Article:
Mobilizing Windows

By Lori Castle, Editor-in-Chief — February 17, 2014

Microsoft Windows has been unfailingly synonymous with PCs, as iOS has been with mobile. And from Bill Gates to Steve Ballmer to the company’s third CEO, Satya Nadella, the organization has acknowledged it mobile misses.  However, despite the consistent decline in PC shipments, Microsoft had maintained a formidable lead as the top operating system.

Until now; Gartner reported that in the last quarter of 2013, Apple’s combined sales of all Macs and iOS devices was slightly higher than all Windows PCs.
Before these stats were reported, Nadella in his Feb. 4 introductory email to all employees at Microsoft wrote, “Our job is to ensure that Microsoft thrives in a mobile and cloud-first world.”  Maybe Nadella should send a thank you email to Google and VMware for their new partnership.

Extending Windows
VMware has joined forces with Google to ready corporate desktops for the mobile cloud era by providing secure, cloud access to Windows applications, data and desktops on Google Chromebooks.

Laptops have become the mobile answer to a full computing solution, but still come at a price. Chromebooks seek to be an affordable solution and play in the “ultramobile” category.

Ultra Growth
Additional data from Gartner shows that ultramobiles—which include tablets, hybrids and clamshells—will take over as the main driver of growth in the devices market from 2014, at a rate of 54%.

Driven by an uptake in Windows ultramobiles, the PC market is estimated to remain flat in 2014 (0.2 percent), after a decline of 9.9% in 2013. The Gartner consumer survey showed that less than 8% of users would replace their laptop with a tablet, while a transfer to an ultrabook is almost twice this figure.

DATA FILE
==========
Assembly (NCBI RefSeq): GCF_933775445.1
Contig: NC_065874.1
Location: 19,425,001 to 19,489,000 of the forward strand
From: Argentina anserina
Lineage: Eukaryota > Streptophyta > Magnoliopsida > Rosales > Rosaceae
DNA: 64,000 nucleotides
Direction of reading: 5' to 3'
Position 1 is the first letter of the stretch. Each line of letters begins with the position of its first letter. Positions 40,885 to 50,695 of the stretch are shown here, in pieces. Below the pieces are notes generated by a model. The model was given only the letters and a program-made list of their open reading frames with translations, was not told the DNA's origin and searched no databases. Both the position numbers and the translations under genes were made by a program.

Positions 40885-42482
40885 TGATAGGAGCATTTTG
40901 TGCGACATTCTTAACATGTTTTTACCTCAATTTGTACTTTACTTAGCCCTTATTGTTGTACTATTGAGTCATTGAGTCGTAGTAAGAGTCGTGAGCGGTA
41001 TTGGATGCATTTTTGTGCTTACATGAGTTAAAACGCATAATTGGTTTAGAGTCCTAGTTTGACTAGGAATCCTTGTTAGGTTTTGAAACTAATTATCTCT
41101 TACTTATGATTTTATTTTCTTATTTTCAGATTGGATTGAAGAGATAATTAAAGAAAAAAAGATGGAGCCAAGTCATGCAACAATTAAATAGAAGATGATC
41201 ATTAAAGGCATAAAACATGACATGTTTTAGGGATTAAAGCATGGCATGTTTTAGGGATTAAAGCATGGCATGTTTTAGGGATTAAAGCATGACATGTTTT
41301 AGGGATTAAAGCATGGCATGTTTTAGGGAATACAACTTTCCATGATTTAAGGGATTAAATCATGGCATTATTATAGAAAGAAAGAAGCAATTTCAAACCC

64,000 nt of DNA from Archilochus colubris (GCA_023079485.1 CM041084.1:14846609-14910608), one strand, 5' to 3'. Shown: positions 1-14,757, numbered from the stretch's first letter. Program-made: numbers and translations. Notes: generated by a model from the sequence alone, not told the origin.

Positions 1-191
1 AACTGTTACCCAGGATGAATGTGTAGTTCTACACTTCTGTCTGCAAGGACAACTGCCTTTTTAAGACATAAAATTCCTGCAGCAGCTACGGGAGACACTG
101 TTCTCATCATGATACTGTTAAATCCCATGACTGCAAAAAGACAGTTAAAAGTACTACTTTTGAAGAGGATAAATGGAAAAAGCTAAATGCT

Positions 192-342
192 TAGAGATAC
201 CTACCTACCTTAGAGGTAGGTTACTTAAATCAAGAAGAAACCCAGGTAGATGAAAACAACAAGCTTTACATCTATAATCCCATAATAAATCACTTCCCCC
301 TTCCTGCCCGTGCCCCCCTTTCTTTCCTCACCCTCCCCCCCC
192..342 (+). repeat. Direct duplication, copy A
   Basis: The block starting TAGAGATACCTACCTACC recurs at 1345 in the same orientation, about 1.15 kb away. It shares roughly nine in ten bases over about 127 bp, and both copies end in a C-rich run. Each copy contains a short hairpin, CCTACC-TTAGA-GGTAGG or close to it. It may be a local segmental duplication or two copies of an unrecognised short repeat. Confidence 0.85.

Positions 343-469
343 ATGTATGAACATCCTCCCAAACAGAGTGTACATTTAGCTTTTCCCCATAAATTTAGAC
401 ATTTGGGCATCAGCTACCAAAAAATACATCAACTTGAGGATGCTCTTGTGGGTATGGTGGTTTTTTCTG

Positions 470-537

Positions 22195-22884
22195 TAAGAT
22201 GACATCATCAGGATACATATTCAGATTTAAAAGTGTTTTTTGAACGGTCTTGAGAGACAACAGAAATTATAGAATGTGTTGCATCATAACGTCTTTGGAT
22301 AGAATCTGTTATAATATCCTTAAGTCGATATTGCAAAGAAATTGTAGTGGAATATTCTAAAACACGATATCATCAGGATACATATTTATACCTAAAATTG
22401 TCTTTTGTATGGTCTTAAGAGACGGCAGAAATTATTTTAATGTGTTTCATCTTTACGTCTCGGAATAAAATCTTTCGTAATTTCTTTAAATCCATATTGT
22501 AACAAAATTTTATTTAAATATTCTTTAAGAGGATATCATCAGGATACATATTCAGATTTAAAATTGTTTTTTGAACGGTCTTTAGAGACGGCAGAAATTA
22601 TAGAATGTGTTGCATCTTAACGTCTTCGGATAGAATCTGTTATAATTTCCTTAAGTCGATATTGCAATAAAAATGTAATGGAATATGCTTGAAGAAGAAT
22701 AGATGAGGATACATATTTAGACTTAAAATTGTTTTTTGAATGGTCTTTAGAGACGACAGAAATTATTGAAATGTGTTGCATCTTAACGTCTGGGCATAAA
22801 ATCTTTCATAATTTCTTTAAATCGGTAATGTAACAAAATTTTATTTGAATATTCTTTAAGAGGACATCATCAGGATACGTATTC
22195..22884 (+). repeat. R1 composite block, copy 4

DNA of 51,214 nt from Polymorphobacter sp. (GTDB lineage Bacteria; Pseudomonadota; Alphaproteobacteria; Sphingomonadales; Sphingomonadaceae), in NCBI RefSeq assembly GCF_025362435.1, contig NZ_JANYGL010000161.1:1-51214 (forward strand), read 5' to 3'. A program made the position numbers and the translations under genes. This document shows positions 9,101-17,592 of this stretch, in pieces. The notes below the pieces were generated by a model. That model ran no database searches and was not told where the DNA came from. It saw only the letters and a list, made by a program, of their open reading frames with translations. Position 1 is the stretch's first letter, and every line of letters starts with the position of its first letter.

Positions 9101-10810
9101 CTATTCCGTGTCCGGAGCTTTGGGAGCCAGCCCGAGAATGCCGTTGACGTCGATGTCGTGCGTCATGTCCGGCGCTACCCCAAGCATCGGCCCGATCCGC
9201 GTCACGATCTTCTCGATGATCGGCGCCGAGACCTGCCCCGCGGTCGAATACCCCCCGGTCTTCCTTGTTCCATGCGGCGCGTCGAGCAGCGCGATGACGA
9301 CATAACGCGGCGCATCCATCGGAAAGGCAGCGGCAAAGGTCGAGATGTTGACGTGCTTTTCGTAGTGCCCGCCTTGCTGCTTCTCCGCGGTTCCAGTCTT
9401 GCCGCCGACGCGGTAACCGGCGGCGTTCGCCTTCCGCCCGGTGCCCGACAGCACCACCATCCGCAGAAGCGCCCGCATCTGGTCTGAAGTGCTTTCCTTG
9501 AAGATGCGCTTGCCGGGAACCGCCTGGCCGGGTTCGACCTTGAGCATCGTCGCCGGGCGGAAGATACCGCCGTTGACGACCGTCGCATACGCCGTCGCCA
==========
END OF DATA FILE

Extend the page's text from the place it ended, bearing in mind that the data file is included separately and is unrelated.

Lower TCO
To that end, the expanded VMWare/Google partnership is meant to enable enterprise customers to achieve greater security and lower device TCO (through Chromebooks), by providing cloud access to current and legacy applications, delivered on Desktop as a Service (DaaS) platform from VMware.

"Google Chromebooks can save businesses about $5,000 per computer when compared to traditional PCs," said Amit Singh, President of Google Enterprise in a release. "Chromebooks are designed for the way people use computers today and are a secure, easy and cost-effective solution to help organizations embrace a new way of doing business. Through our partnership, businesses can now capitalize on these advantages with access to legacy applications, data and desktops they need to keep employees productive."

According to Sanjay Poonen, Executive Vice President and General Manager, End-User Computing, VMware, the company’s mission is to “radically simplify IT and enable customers to run any application, anywhere, any place, and any time, so they can work at the speed of life.”  He said that enabling Windows-based applications and desktops to run on Google Chromebooks “delivers on the promise of the mobile-cloud era without compromise."

Users will be able to access their Windows applications, data and desktops using VMware's Blast HTML5 technology from a Web-based application catalog on their Chromebook. In addition, VMware Horizon DaaS will provide enterprises with a choice between a virtual desktop infrastructure (VDI) or remote desktop services (RDS) connection.

In opposite moves to gain more mobile market share recently, VMWare acquired enterprise mobility management (EMM) company AirWatch, while Google divested itself of its smartphone business, Motorola Mobility.


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